Angela: Dr. Chelsea, this is Angela Ottmann from Ponderosa High School and CSCA, and we have been friends for a very long time. I wanted to just give you a big, fat, huge congratulations on your hundredth episode for the Passion for Dance! Our relationship has built from being coaches together to building our relationship through the association of the Colorado Spirit Coaches Association. So, some of the nuggets that I have witnessed through our relationship as friends and working through business things together is just that you're so approachable and you're constantly learning to be a better you, and with that, you touch lives to be giving tools to humans to be better people as well. That is one of the largest nuggets I can get, and the piece that I’d like to share was the controlling of the controllables where you could only control what you can control, and don't wrap yourself up into something that is out of your control, right, because then it’s useless energy.
But the second little nugget that I’d like to share is when you came in for my team, and you were actually coaching my captains, giving them some nuggets on how they could be better leaders and how to think out of the box, how to do something that’s gonna be meaningful for them to be better leaders in this journey of dance.
Another thought that came to my mind was your contributor award that you received from the National Dance Coaches Association. You’ve constantly been growing in your journey to educate all of us in the world of life, not only through dance, but just through life tools, and with that, you’ve always been a connector, a person that could dot-dot-dot-dot and connect humans to humans for different things. And I always have admired that about you because you made me somebody that resonates with you for some purpose and then you immediately think of another human and they should be friends, and you take the energy and the time to connect the dots. And then the next thing you know there’s just a bunch of us that are all in the same sphere because we are all crazy dance humans, and we are the people, and you are one of those people that continues to grow, and your box emulates because you are constantly thinking of different ways that you can help all of us be better humans. That has resonated in my journey with you as you’ve been just a coach, now you're a doctor, now you're still teaching at the collegiate level, you're still doing this offline, and you're still inspiring so many of us. And for that, all of us want to say thank you and wish you continued success, and we love you so much!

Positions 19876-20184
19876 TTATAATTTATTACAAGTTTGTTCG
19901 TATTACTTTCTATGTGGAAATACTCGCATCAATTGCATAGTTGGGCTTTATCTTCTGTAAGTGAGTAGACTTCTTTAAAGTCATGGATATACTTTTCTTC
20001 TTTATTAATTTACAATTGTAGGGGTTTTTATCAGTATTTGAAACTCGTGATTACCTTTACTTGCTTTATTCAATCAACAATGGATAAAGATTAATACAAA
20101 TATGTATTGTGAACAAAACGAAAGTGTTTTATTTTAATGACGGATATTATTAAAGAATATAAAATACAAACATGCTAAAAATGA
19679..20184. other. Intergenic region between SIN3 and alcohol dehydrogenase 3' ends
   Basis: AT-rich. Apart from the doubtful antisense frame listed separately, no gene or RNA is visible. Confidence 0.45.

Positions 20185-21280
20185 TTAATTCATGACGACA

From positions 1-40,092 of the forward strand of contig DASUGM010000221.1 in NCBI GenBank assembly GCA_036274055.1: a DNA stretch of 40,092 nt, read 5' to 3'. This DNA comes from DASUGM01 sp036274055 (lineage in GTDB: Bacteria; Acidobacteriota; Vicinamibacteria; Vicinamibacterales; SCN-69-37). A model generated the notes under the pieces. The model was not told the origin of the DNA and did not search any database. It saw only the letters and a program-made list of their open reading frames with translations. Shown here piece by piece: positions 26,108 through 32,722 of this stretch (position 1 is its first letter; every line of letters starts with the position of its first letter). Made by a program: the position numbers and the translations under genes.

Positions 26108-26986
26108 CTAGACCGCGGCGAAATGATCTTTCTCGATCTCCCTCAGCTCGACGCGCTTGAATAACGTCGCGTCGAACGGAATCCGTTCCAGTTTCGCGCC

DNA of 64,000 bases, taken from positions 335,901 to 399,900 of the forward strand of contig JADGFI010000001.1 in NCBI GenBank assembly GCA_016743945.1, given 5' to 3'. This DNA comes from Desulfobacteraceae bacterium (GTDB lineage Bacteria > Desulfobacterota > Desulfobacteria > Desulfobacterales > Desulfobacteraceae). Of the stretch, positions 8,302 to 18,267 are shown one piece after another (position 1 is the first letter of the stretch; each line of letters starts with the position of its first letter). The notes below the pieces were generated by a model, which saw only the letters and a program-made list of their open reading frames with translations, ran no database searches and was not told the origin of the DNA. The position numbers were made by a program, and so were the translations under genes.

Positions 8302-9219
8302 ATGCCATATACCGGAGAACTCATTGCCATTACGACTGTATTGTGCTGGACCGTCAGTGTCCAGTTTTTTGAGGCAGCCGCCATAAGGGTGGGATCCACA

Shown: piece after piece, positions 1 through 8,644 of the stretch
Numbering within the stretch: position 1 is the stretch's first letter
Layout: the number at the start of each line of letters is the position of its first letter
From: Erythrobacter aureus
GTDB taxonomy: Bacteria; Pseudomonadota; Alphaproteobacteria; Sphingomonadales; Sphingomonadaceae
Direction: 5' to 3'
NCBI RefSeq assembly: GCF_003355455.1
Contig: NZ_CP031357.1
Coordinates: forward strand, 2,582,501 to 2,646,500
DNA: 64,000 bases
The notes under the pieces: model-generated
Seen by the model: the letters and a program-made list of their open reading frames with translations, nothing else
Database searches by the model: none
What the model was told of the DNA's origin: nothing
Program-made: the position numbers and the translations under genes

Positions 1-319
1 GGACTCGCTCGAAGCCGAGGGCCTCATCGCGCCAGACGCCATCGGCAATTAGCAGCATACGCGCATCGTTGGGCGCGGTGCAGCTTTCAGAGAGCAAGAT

Chelsea: I don't know that I’ve ever thought of myself as a connector the way she says that. That feels amazing. I will accept that. Thank you! I do love connections, but I usually see them as I want to connect with someone, and then I guess it is just a natural extension of that. If I feel like there’s another connection out there that will serve someone I care about, I’m gonna make it happen. It’s interesting to have somebody kind of reflect back to you how you appear to them. We don't always see ourselves the way other people see us, right? I do love connections and community, and that’s why community is one of the pillars of this whole podcast because I do believe in the value of connections. But I didn't see it quite as strongly as Angela has said, and that means a lot that that’s how it’s perceived by others because I do think that that’s a huge mission in what I do is that, as she says, we’re the crazy dance humans. It’s why we’re still here and we’re still trying to make this a better industry and keep having a bigger and better positive impact on the young dancers that we’re with, and I think we do that best by connecting to other people who care about the same thing, and that’s what this was all about, and I guess that’s maybe a great way to kind of think through what this all means together, what all four of them have said.